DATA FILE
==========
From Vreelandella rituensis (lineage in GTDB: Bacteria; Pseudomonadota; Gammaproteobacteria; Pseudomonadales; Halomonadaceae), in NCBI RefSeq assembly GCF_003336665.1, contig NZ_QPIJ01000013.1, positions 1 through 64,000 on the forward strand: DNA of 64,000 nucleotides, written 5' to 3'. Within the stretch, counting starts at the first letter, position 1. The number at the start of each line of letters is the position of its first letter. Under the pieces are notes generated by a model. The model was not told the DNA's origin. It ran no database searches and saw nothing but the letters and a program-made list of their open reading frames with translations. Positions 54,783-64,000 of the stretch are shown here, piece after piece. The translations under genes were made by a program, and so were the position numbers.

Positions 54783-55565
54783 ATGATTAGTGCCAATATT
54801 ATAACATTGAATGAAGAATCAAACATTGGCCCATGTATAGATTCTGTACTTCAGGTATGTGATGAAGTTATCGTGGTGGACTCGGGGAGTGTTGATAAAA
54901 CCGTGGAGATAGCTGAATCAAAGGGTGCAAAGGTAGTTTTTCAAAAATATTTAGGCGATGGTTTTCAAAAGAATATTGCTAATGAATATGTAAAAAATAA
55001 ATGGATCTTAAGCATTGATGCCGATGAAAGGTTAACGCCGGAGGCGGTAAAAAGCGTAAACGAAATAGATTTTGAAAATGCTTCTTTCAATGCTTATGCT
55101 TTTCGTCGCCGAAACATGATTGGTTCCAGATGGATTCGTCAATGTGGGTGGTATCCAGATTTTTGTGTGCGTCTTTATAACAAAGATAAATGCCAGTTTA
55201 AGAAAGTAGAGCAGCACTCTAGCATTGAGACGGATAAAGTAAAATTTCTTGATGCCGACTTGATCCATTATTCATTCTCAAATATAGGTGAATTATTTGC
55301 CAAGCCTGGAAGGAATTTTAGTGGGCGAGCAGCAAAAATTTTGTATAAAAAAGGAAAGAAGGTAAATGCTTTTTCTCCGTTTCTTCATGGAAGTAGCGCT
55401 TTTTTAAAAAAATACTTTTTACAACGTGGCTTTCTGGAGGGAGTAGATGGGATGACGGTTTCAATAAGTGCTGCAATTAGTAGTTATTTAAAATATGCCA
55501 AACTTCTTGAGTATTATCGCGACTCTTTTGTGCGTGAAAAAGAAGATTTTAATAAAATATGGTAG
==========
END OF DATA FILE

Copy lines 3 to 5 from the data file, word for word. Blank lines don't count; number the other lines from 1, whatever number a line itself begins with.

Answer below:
54783 ATGATTAGTGCCAATATT
54801 ATAACATTGAATGAAGAATCAAACATTGGCCCATGTATAGATTCTGTACTTCAGGTATGTGATGAAGTTATCGTGGTGGACTCGGGGAGTGTTGATAAAA
54901 CCGTGGAGATAGCTGAATCAAAGGGTGCAAAGGTAGTTTTTCAAAAATATTTAGGCGATGGTTTTCAAAAGAATATTGCTAATGAATATGTAAAAAATAA